If you qualify (there’s those words again) for the right balance transfer card, you can use it to pay off what you owe on the high-interest credit cards that likely got you into this fine financial mess in the first place. The right card comes with a very low, or even zero interest rate for an introductory period that can last for 12-18 months. After that, though, the interest rate on the new card skyrockets, so it might not be a long-term fix for your problem unless you can pay off the balance you’ve transferred to it quickly.

Debt Consolidation

This takes the form of a big loan, typically from a bank, credit union or online lender, that you use to pay off your credit card debts. Say you have four credit cards with balances that total $10,000. The debt consolidation loan you take out will match that total to eliminate those card balances. The right loan comes with a lower interest rate than the credit cards were charging you, so you’re saving money. Plus, you’ll only make one payment a month instead of four.

How to Proceed with Debt Settlement

Still think debt settlement is the answer? You might be right, of course. If you’re convinced, there are some guidelines to keep in mind as you move forward. The most important step is to identify a handful of debt settlement companies you can trust with your business. Check with the Better Business Bureau and local consumer protection agencies to see if complaints have been filed about them and look into your state’s licensing requirements to see if the companies you’re considering have the appropriate credentials.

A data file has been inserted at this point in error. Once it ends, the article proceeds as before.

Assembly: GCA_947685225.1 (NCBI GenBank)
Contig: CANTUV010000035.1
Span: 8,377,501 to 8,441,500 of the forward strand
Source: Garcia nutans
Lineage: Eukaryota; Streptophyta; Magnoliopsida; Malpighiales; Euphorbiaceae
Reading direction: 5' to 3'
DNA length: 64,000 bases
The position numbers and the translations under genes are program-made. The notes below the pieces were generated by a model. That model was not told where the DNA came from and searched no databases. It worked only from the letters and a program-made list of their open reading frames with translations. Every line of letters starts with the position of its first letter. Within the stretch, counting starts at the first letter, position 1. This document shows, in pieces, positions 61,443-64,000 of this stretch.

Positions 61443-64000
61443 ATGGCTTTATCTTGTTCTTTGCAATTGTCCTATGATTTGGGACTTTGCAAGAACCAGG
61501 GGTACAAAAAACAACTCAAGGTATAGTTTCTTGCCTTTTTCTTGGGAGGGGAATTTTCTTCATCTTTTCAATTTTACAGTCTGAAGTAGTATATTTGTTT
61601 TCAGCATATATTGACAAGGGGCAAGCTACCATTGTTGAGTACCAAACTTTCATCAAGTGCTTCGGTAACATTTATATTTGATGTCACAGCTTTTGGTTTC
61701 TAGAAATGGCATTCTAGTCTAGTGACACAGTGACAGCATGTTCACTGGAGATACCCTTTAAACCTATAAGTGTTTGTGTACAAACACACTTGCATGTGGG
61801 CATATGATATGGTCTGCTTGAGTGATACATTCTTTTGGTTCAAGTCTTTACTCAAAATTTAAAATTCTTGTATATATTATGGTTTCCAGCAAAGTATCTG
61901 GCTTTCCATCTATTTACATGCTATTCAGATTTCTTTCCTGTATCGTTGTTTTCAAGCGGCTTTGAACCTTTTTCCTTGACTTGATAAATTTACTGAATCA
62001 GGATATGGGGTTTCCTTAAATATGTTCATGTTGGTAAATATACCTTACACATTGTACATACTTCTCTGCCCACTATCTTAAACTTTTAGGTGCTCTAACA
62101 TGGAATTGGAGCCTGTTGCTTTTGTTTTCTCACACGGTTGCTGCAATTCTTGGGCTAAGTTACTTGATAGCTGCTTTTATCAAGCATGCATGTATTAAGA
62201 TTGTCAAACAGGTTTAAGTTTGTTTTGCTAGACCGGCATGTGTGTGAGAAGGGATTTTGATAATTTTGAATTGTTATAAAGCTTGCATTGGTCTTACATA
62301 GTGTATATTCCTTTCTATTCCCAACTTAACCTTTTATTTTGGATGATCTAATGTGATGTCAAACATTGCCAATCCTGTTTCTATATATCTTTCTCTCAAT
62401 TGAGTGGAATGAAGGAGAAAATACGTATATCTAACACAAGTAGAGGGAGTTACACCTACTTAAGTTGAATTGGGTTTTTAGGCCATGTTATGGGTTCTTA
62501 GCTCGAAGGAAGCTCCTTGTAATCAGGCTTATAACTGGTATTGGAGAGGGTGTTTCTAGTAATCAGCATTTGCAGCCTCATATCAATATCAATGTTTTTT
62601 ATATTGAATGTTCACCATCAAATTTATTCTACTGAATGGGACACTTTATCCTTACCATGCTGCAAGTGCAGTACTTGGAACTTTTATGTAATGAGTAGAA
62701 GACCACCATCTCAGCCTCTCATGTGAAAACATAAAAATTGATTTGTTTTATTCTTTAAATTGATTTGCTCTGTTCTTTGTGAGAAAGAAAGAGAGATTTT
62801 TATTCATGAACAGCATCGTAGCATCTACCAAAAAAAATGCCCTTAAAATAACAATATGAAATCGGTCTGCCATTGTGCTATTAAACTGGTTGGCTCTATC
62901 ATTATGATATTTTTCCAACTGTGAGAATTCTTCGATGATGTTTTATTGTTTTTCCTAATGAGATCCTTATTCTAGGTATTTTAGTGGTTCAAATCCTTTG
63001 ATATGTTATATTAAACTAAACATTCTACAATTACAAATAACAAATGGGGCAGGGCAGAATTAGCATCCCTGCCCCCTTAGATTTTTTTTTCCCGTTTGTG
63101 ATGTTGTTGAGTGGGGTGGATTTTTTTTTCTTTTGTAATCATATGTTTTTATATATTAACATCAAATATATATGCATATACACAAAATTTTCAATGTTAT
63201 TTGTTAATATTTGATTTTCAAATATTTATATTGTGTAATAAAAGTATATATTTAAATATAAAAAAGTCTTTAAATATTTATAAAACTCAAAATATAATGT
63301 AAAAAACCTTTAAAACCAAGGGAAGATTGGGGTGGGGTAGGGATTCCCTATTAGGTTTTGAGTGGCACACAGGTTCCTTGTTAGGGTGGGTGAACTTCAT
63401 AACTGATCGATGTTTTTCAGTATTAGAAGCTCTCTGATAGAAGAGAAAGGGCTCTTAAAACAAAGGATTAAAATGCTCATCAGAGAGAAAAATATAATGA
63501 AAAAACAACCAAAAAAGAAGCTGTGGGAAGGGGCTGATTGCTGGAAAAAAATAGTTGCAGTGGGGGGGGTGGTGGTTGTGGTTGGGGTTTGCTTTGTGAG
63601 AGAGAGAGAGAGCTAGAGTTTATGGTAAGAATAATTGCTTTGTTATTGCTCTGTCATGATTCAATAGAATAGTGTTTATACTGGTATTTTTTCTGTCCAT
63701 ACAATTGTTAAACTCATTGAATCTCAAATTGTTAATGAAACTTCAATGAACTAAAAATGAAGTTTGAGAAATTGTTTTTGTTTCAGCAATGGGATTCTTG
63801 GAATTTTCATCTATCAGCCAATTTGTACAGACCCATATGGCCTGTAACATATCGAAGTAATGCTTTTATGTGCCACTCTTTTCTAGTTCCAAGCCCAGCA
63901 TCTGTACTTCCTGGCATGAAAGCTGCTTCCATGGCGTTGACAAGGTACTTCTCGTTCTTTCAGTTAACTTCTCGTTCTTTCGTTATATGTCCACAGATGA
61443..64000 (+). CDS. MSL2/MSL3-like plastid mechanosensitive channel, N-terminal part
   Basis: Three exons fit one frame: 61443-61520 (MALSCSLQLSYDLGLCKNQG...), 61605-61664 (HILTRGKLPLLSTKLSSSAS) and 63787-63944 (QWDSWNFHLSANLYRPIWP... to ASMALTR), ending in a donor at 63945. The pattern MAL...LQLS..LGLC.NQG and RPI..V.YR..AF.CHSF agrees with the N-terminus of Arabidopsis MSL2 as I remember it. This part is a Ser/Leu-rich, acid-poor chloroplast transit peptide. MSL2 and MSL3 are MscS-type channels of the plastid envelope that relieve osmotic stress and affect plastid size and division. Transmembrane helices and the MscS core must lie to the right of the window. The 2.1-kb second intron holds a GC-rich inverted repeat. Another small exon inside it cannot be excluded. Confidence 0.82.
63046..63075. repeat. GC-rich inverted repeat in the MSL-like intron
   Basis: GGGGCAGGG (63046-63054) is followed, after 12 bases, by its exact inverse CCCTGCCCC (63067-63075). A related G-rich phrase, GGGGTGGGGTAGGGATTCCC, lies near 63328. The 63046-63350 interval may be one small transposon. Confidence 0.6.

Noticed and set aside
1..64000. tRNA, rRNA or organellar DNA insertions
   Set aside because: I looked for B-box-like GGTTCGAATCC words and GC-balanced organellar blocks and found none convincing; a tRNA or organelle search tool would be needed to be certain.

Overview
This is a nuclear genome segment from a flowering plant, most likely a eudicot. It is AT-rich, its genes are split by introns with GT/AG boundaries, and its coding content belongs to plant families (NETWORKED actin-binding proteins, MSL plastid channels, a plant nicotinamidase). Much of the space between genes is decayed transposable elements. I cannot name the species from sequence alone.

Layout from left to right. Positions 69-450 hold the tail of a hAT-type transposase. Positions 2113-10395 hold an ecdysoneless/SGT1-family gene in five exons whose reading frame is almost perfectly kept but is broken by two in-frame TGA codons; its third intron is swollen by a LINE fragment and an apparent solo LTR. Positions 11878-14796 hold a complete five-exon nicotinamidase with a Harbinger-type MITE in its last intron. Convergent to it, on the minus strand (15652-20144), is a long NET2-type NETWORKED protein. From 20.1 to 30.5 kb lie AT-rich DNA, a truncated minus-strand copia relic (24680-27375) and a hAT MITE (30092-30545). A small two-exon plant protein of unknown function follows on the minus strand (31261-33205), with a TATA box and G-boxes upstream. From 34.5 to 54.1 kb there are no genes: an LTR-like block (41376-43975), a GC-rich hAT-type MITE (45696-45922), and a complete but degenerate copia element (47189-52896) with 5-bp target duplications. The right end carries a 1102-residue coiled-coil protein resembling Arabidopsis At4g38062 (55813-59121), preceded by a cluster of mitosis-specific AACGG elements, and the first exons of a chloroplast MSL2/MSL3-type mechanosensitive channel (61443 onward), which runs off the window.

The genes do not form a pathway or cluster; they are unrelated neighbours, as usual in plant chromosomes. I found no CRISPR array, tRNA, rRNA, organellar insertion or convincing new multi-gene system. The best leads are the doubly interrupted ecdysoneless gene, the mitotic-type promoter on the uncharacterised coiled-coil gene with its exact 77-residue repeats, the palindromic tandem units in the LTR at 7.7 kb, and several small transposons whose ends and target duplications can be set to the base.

Compare how much each company will charge you for its services. Find out if its fees will be based on your current debt or on the reduced amount after negotiations with your creditor. Ask for a timetable about the process and try to find out if you’ll have to pay taxes on the debt forgiven by the settlement.

You want to be as educated about debt settlement as you can be before you take the plunge, just as you want to be as educated as you can be about your specific financial problems and all the alternatives to address them. Do all that, and you’ll be able to make an informed decision about how to get out from under the debt that’s dragging you down.

About The Author

Michael Knisley

Michael Knisley was an assistant professor on the faculty at the prestigious University of Missouri School of Journalism and has more than 40 years of experience editing and writing about business, sports and the spectrum of issues affecting consumers and fans. During his career, Michael has won awards from the New York Press Club, the Online News Association, the Military Reporters and Editors Association, the Associated Press Sports Editors and the Sports Emmys.